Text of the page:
Ironically, after taking the probiotic for a couple of days, things got better. Then the symptoms came back. Finally, on December 8 I had my colonoscopy. I’m sorry to say that at age 56, this was my first colonoscopy. When I came to, I heard the doctor telling my wife there was a tumor but that it was “well-differentiated” which sounded like a good thing.
The next eleven days were an absolute rollercoaster. Hearing that I had a tumor was traumatic. (As a psychologist I often help people suffering from PTSD and other trauma-related difficulties, so when I use the word here I mean it literally and I’m not exaggerating). Waiting to hear the results of the biopsy was rough.
The next day we got the call and were informed that it was cancer, another trauma. The only thing I remember after that was that my wife and I wept in each other’s arms. We were terrified. Both of us prayed to God and reached out to friends. We were referred to a surgeon because it looked operable to the gastroenterologist. At that appointment, the surgeon administered one of the most physical and psychological traumas of my life, a digital rectal exam (I’m not joking, it’s much worse than a prostate exam). He also ordered scans and told me he would call me with the results. Then he didn’t call. So I called him. His receptionist said he wanted to see me later next week. I hung up and then called back and argued my way into an appointment that afternoon. The thought of waiting 10 more days to find out those results was unbearable, more trauma.
When we met with the surgeon he informed us the cancer had spread to my liver and lungs and therefore, colon surgery was not an option. Trauma again. He referred us to an oncologist who confirmed that it was indeed staged four cancer. Trauma.
I actually didn’t care for that oncologist too much (I think it’s imperative in this process that you like your oncologist). He was too cold and authoritarian. He told us that any treatment would be merely palliative (as opposed to curative) and told us the average survival for stage four colon cancer was 2 1⁄2 years. He had a plaque in his office showing him as “doctor of the year,” but I’m suspicious of those awards. As a psychologist, I get calls every once in a while from a magazine to let me know I’ve been nominated for doc of the year and all I need to do is write a couple of paragraphs on why I’m so great and send it in along with $250.
However, he did do something important. He recommended we get a second opinion and referred us to the Norris Cancer Center at USC. We got in for a consultation on December 23 and I started in a clinical trial of chemotherapy with a trial drug on January 6, 2017. I did that for three months and saw some good progress.
All along the way, my wife and I prayed hard for wisdom and direction in the decisions we had to make. In the cancer world, there are a lot of decisions to make. We also asked our friends and family members to pray for us, even those who didn’t necessarily believe in God. The support of friends and family have been a vital part of this journey. I have several friends who offered to talk anytime I felt the need, and I took them up on their offer quite often and still do from time to time.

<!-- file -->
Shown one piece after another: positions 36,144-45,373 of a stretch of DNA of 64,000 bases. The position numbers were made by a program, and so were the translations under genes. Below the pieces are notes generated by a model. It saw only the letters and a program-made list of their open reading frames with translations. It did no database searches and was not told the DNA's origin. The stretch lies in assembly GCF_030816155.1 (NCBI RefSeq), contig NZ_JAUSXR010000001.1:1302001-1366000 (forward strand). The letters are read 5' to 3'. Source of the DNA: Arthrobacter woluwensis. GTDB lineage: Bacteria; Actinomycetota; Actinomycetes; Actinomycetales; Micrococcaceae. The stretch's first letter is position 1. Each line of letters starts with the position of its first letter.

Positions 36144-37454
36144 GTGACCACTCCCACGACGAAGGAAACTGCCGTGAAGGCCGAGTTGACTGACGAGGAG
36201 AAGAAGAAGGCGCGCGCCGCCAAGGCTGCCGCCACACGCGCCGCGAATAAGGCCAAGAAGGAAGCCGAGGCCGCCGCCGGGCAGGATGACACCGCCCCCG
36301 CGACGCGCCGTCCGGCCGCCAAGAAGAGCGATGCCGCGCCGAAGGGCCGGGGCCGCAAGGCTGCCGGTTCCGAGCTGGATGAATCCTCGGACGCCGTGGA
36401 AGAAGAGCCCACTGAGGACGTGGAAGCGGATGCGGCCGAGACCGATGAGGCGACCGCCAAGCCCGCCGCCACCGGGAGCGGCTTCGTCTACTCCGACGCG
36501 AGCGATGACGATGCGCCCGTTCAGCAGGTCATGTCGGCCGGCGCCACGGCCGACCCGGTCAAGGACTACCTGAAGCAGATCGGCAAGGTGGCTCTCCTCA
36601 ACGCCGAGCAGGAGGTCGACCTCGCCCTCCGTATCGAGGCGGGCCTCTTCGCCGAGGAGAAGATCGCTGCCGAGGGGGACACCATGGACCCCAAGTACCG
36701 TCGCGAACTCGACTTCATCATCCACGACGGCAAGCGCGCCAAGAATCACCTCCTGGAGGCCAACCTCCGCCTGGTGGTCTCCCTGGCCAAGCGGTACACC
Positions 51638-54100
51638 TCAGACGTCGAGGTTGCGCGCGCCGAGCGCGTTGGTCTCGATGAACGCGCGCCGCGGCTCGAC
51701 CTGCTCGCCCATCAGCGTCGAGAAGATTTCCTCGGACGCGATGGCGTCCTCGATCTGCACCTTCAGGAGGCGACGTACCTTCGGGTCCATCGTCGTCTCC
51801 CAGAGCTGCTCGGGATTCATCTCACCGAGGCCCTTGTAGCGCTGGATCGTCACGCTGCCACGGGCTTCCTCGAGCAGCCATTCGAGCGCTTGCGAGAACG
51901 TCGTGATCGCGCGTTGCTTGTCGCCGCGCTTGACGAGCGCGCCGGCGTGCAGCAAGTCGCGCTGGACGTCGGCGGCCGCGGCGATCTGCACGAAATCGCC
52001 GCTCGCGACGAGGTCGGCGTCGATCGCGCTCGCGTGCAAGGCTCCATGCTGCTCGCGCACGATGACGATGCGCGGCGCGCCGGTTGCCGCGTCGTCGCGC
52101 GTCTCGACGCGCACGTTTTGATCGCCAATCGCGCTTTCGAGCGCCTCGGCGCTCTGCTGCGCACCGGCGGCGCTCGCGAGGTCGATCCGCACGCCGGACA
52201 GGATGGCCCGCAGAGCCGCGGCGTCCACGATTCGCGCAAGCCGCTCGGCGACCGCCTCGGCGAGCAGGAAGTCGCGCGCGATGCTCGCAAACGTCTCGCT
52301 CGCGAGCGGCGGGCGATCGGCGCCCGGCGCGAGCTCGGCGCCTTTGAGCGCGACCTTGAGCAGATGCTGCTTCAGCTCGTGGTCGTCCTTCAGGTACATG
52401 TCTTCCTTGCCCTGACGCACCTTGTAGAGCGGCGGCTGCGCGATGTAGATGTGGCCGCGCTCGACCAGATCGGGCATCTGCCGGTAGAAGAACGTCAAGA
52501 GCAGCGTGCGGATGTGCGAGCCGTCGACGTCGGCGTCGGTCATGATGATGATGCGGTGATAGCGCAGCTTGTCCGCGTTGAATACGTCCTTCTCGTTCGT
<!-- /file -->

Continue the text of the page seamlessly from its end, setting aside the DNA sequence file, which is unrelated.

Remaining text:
While not all cancer patients agree with me, I don’t believe cancer is a burden one can bear alone. I’ve met some who don’t want to burden their friends and family but I’ve found the relational support to be an important aspect of the mental journey.
My support system has helped me manage stress which I believe can help me in the fight against cancer. One of the best things you can do for a loved one with cancer is to listen to them. Let them talk and listen without judgment. (I’m not sure why but it’s easy to believe getting cancer is your fault, that you’ve done something to bring this on yourself). People have brought us meals; offered to drive me to my treatments; sent us encouraging letters, cards, and texts; prayed for me; sent us books or inspirational gifts; visited me in the hospital. All these things have made me feel loved and supported on this awful cancer journey.
I guess I would agree that I see life through different eyes now. Tomorrow is not a guarantee so I try to take life one day at a time...literally, one day at a time. I have a different view of frailty and weakness and suffering. It’s more a part of the human condition than I ever realized. I try to be grateful for every good day and for all the small moments I used to take for granted. While I underwent treatments, my wife did a lot of research.
The linear part of her brain was able to function much more effectively than mine. We both read a couple of books and she scoured the internet. I met with and interviewed fellow cancer journeymen and women. One of the best books we read was “Nothing to Fear” by a guy named Larry Burkett, a financial advisor who had gotten cancer. One of the main points of his book is, “Be your own advocate.” My wife and I took this to heart. I also heeded the words of a fellow cancer patient who told me, “no human being can tell you how long you have to live, so don’t let anyone tell you so.”
Ultimately, we decided to leave the clinical trial and seek treatment in Germany. I appreciated and respected my oncologist at USC, but I didn’t feel like she was committed to me being cured. She was invested in “prolonging” my life and helping me have a good “quality” of life, but I wanted more. The trick here is to seek more but be careful about false promises and scams. We used a combination of listening to God in our spirits, using our brains to do research (especially my wife’s as my brain has been pretty mushy), and talking to friends and professionals.